Facial pain and headache syndromes are often seen in the primary care setting. These conditions are usually severe, and the patient presents in obvious distress. A careful history is paramount and should include the following data:
Age. Facial pain is usually found in adults; it is rare in children.
- Gender. Facial pain may be more common in women or affect men and women equally. However, women are more likely than men to seek care for facial pain.
- Location. Pain may be unilateral or bilateral.
- Quality of pain. Pain may be described as sharp, aching, lancinating (stabbing), or like an “electric shock.”
- Temporality. Pain may occur in paroxysmal remissions or may be constant.
- Trigger zones. These can be remote from the area of pain but can help to identify the associated nerve root.
- Trigger stimuli. These may include slight touch, wind, speaking, or even shaving, or brushing teeth.
Physical examination is usually within normal limits but should include:
- Complete eye examination;
- Ear, nose, throat, and neck evaluation;
- Pterygoid muscle (used for mastication) assessment;
- Cranial nerve assessment;
- Sensory and motor assessment.
Imaging studies should be limited to magnetic resonance imaging of the brain with and without gadolinium. The computed tomography scan has a lower yield because of poorer resolution of the posterior fossa and cranial nerves. Before ordering contrast studies, the provider should consult with the radiologist about the need to assess blood urea nitrogen, creatinine, and glomerular filtration rate in patients older than 50 years. Some gadolinium dyes cannot be administered to patients with abnormal renal function, and other arrangements must be made.
Common presentations of facial pain or headache syndromes that may be included in the differential diagnosis are described below.
Differential Diagnosis of Facial Pain
Trauma and Rhinosinusitis
Facial pain generally occurs after sinus or dental surgery, or skull or facial trauma. The etiology of pain depends on the precipitating event. Acute rhinosinusitis often presents with pain located over the affected sinus. Treatment should be based on the clinical picture and may include antibiotic therapy.
Cranial Nerves Gone Amiss
TN and other neuropathic (meaning “nerve pain”) facial disorders occur when something has gone amiss with one or more of the 12 pairs of cranial nerves that branch out from the brain stem, just below and into your skull. Although your body is made up of almost a million nerves, your brain spends almost 30% of its time processing information related to your face. Likewise, due to its rich blood supply and exposure, the face is one of the most sensitive areas of the body. This helps to shed some light on why it can hurt so badly: when a facial nerve, which is a “high priority” to your brain, sends out a message of injury, your brain cannot help but respond vigorously with a strong pain response.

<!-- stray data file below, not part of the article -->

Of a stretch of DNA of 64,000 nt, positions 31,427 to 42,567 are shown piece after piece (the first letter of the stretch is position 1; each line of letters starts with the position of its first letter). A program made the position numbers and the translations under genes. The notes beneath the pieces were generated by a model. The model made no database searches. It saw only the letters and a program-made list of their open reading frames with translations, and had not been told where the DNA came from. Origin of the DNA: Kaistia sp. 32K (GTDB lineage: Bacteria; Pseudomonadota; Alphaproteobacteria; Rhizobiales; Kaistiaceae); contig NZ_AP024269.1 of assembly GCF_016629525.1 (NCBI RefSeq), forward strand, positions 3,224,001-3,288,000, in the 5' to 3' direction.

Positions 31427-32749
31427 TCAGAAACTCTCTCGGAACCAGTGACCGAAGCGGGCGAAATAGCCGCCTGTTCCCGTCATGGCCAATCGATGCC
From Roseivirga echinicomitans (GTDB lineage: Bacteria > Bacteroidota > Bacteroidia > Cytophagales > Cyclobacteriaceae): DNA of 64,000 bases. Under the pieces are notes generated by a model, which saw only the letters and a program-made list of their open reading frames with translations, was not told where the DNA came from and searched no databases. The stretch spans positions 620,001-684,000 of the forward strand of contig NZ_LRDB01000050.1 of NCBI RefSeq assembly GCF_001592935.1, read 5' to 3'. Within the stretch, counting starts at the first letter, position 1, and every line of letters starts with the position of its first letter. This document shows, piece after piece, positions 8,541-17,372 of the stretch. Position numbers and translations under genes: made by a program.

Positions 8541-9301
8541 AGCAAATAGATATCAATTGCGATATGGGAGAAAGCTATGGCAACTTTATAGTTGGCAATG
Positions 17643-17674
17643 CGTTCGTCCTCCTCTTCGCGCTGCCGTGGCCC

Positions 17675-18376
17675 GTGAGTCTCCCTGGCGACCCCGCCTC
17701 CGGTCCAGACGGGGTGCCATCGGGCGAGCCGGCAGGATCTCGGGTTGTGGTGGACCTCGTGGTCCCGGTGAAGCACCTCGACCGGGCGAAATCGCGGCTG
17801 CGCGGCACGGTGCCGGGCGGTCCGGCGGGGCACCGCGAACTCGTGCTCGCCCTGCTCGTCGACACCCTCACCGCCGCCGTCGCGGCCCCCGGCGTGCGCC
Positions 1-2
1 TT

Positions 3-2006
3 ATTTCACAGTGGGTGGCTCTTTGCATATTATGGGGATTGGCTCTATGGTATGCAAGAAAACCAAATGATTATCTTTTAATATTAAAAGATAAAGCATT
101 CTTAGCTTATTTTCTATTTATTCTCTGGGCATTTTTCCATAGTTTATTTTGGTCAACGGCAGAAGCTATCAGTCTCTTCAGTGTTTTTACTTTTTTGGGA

Trigeminal neuralgia is a disorder of the sensory divisions of the trigeminal nerve. Characteristics include:
- Brief paroxysms of “electric shock-like” pain in one or more divisions of the trigeminal nerve (cranial nerve V). This condition manifests in “machine-gun-like” volleys lasting a few seconds to a minute, recurring frequently for weeks.
- Trigeminal neuralgia is typically unilateral. Some patients have bilateral pain (often related to underlying multiple sclerosis).
- A dull ache that persists between spasms of pain.
How Patients Describe their Pain
Patients who struggle with neuropathic facial pain have described it like this:
- “The pain is tearing, shredding, burning, deep pressure pain and/or it is electric in sensation.”
- “It’s like a miniature lightning bolt has struck my face.”
- “I feel like I’m being stabbed; or my face is being sawed in half.”
- “Have you ever had to fly while you had a bad sinus infection and experienced burning, searing pain? It’s like that.”
- “I feel like my skin, my teeth and my gums are being ripped off.”
- “It’s like the dentist is filling a cavity without using Novocain.”
NOTE: These kinds of pain can be overwhelming at times. If you or someone you care for is in such terrible pain that there is risk of suicide, please contact your local physician or call the National Suicide Prevention Hotline.
Patient age may suggest the many possible etiologies of trigeminal neuralgia:
- In the elderly, vascular compression of the trigeminal nerve by abnormal arterial loops may cause trigeminal neuralgia;
- In younger patients, demyelinating disease or compression of the nerve by myeloma, meningioma, cholesteatoma, or aneurysm (including lesions of the cavernous sinus) may cause pain; and
- Peripheral pathology (such as segmental demyelination in the trigeminal root), central nervous system pathology, or a combination of both peripheral and central pathology, which is currently considered most likely, can cause trigeminal neuralgia.
Agents such as carbamazepine, baclofen, and phenytoin have analgesic effects in many types of neuropathic pain, including trigeminal neuralgia. Surgical procedures are only considered for patients with persistent pain.